Shurtleff FOM Winged CDC Biot Dun

J. Stockard Pro Tyer: Paul Shurtleff, Springville, UT

I first came up with the idea for this pattern after a long afternoon of being humbled by the trout during an epic BWO hatch on my local tailwater a few years ago. The fish in that particular tailwater are fairly pressured as well, which typically makes them harder to catch anyway, but that day the fish were being extra picky and would only look at and eat the naturals… I had a close matching fly in my box but the trout still give refusal after refusal to where all I could do is watch boil after boil and rise after rise seeing trout noses coming out of the water. Cast after cast and still nothing… I couldn’t buy a rise to my fly, even by accident, let alone hook one by mistake! Anyone that has ever experienced this knows exactly the frustrations I met with that day… Anyway, after I got home that night, still feeling the sting of being skunked and reflecting upon the refusals made by the trout… I watched a few YouTube videos for some inspiration in an attempt to come up with a mayfly dun pattern that would more closely match the naturals in hopes of fooling the fish for my next outing. The following pattern is the result… Upon my next outing armed with a few of my new creations, my very first cast to an active rising fish ended with a fat 18″ brown trout in my net… What surprised me most about that fish, is that the wind caught and picked up my cast, which fell a bit short and I missed the ideal presentation but the fish moved out of its feeding lane at least 3 feet to sip down my fly despite my bad cast! 2 casts later and I had another brown trout to net, not as big as the first, but just as spunky. Moving up river hitting the pockets and other fishy spots with risers yielded a few more fish to net… The new fly was proving itself worthy of seducing the super selective and pressured trout of my local tailwater… I can’t remember how many fish came to net that day falling victim to my new fly, but I do know I went home that night very satisfied and tied at least a dozen more flies just like it!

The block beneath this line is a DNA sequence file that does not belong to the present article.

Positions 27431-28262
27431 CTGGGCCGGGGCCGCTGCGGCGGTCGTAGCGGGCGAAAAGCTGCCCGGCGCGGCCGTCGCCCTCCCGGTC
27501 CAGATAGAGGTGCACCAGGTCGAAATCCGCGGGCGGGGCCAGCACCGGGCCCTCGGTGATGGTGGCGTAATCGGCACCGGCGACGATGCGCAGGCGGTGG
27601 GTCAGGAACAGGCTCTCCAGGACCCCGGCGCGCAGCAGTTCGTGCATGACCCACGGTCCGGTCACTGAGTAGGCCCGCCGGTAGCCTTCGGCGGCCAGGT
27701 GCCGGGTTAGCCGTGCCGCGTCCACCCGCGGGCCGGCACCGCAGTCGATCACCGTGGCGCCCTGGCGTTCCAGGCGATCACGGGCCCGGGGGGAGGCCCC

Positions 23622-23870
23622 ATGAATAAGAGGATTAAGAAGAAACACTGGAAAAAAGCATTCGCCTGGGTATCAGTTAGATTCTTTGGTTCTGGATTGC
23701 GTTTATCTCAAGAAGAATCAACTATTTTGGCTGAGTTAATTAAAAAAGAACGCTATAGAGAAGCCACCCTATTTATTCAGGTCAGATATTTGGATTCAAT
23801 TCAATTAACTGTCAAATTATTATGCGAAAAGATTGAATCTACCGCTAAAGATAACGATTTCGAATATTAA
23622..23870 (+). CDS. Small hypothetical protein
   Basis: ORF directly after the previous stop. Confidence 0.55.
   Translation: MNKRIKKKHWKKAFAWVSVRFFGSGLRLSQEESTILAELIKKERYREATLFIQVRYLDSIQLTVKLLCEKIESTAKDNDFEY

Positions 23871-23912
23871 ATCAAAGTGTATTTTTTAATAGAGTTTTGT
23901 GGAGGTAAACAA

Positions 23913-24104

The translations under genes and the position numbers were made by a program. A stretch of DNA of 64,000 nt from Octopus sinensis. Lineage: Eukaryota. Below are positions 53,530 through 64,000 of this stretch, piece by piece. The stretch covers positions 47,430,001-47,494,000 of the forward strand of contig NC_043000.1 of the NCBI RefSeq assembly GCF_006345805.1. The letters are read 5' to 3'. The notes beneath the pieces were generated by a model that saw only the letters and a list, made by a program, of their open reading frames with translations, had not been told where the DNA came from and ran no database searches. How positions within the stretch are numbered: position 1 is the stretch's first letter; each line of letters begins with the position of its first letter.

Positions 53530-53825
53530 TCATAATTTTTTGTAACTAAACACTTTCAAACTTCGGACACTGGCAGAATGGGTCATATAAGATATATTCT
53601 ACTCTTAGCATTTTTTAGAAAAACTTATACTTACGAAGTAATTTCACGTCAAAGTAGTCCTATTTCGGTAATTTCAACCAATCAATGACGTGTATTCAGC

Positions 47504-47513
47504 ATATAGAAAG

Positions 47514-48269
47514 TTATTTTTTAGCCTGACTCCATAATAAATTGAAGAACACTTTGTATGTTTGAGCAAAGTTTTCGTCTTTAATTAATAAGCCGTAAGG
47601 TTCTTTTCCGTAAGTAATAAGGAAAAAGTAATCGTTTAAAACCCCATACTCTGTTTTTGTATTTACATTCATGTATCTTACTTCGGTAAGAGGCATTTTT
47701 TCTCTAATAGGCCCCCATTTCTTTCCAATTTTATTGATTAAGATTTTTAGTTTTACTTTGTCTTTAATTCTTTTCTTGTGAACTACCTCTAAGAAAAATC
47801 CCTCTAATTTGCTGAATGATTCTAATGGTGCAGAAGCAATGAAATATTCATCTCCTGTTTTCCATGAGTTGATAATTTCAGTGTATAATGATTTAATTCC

This fly is really just a combination of a couple of different mayfly dun patterns, and my own variant of the 2 different patterns adapted into 1… This pattern has the upright and split wings of Medallion Sheeting made popular by one of my favorite fly tyers of all time, Shane Stalcup (RIP), and the thorax of CDC tied in with a split thread tying technique made famous by Marc Petitjean and the adaption of his Magic Tool set. The tails are Coq De Leon splayed out with one of my favorite body materials, goose biots. Although it looks like a fairly complex pattern, it’s actually a simple and easy fly to tie. And because there isn’t any expensive dry fly hackle involved, it’s easier in the wallet when buying the materials to tie it. Using only 4 materials (minus the hook and thread), the combination makes a nice semi realistic mayfly adult that’s more than proven itself worthy.

Since I first came up with it and started field testing it, this pattern has quickly become one of my “go to” fly patterns for picky mayfly sipping trout. It’s a very versatile pattern too, in that by simply changing size and color it can be tied to match just about any mayfly hatch one would encounter pretty much anywhere in the world. I personally tie these from size 10 and 12 for the bigger mayfly drakes (green drakes and brown drakes) all the way down into the 20’s for the little guys (BWO’s and Tricos). One of my favorites is a size 16 in a yellow/gray dun, which makes a really nice PMD dun.